Good pop candy shouldn’t have such a sweet aftertaste, for it only brings a stomach ache, as the ear craves for something in so little.
It’s not that they wear matching outfits or that they sold handmade hats and mittens to finance their first EP. Nor is it that their mainstream hit “Sugar Sweet", featured on a Motorola commercial, is saccharine to the point of possibly causing cancer in lab rats. No, it’s that the Icicles’ second full-length release, Arrivals and Departures, is as poppy sweet as it is empty. Supporters commend the Grand Rapids, Michigan quintet for capturing the 1960s girl groups’ breeziness with a modern twee-pop twist. And at times their harmonies do recall the lightness and sheen of those long-gone groups. But it’s twee pop without an edge. It is a shell remiss of emotion resonance compared to the offerings of the New Pornographers, or even Camera Obscura. Good pop candy shouldn’t have such a sweet aftertaste, for it only brings a stomach ache, as the ear craves for something in so little.
Having no reinterpretation, or at least addition, on the experience of the confusing high school experience puts them in clichéd musical territory. The overly joyful “Crazy” hits on those near-drunk-with-expectation moments of first love. Looking for the perfect song to depict a feisty character (possibly played by a precious Reese Witherspoon) realizing her heart’s desire at the climax of a zangy romantic comedy? There is something to be said about deceptively poppy arrangements over troubling lyrics. Belle and Sebastian and the Shins handle these opposing forces with dexterity, resulting in a musical smirk. Not the Icicles.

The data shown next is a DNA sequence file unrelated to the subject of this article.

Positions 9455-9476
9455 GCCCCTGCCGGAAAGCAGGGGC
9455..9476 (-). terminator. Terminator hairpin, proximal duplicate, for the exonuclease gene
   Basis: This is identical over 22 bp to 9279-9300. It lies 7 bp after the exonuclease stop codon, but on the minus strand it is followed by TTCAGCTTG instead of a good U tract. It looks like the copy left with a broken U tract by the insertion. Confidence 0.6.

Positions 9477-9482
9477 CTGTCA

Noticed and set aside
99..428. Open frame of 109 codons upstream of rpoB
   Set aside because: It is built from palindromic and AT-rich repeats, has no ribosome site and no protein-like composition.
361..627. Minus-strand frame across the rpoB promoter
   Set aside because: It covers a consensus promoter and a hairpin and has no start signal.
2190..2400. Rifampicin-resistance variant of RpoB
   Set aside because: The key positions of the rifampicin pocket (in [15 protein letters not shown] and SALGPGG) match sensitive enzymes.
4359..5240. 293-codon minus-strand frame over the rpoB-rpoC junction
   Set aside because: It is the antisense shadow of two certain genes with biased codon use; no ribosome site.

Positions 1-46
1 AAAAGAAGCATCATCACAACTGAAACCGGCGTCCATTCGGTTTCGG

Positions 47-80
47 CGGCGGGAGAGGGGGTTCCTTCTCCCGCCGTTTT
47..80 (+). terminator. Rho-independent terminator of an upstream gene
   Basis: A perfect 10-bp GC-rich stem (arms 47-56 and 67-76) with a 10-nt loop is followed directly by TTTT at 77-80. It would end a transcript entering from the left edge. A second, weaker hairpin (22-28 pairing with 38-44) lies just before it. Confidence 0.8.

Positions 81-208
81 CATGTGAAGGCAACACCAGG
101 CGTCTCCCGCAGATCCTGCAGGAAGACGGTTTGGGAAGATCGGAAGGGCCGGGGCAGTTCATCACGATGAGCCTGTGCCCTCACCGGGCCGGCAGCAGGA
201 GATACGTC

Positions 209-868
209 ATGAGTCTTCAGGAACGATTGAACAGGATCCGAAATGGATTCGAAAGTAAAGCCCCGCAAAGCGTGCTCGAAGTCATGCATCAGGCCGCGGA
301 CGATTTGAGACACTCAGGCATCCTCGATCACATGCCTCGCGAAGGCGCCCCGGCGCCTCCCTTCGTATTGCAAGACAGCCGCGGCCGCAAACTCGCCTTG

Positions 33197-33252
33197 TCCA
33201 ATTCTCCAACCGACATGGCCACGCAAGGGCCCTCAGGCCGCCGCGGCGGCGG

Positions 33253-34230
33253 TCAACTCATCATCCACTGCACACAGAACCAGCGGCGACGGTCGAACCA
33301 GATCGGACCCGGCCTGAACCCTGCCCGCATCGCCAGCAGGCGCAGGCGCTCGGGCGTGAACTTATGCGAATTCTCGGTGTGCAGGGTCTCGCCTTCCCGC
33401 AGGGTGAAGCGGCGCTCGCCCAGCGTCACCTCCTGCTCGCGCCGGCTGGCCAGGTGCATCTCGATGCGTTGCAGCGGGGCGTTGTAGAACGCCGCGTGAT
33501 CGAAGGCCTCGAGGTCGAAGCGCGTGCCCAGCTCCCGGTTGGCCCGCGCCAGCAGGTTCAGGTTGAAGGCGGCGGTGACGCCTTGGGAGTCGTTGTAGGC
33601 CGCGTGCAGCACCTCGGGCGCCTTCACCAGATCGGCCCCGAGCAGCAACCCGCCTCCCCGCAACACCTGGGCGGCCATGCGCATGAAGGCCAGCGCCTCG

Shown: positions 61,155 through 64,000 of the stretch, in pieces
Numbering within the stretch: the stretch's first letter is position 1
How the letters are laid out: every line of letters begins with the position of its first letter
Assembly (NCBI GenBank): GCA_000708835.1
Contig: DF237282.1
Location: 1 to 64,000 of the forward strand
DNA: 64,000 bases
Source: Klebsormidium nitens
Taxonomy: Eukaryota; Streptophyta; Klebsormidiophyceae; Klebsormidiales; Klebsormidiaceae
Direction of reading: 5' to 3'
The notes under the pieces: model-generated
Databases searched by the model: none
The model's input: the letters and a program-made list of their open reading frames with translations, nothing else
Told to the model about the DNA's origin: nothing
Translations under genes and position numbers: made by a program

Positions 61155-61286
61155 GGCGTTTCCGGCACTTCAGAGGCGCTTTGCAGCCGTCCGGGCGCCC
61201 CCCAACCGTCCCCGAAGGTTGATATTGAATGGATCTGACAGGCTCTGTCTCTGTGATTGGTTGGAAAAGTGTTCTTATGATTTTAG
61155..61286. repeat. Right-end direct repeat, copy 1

Even with the potentially somber title “Regret”, the straightforward break-up lyrics fade into embarrassing naivety. There will be those who have been waiting for a song from a cat’s viewpoint, and the Icicles have finally filled that void. Gedge the cat explains how he wants to be let out on “Gedge’s Song”. It is a perfect alternative for hipster parents who want their toddlers to listen to something a little more hip than Raffi before naptime. And who can blame them? Raffi is so passé.
The mid-tempo “Songbird” recalls early, breezy Belle and Sebastian for the first few seconds before the chorus kicks in syrupy, pleading for summer days. There don’t appear to be any hidden meanings, and that would be fine if the harmonies weren’t so forgettable. Pleasant like a million warm and sunny days on the lawn, but not one of them memorable enough to stand out. The electric organ gives a dreamy quality to “Whirling” that takes it slow on the usual pep and actually achieves something striking, and nearly haunting. Only when they slow the pace, with songs that don’t blast the ear with over joyous harmonies, is some dimension visible. Songs such as “Fall Day” point to where the band should head in the future. Unsurprisingly, the song isn’t about the annual decay of life in expectation of winter. It’s about a stealing a kiss from a boy on the bleacher during a football game. Precious and definitely a good diary entry, with lyrics that chime, “Hopefully, you’ll notice me and see what everyone else can’t see.” Nope, I'm not seeing it.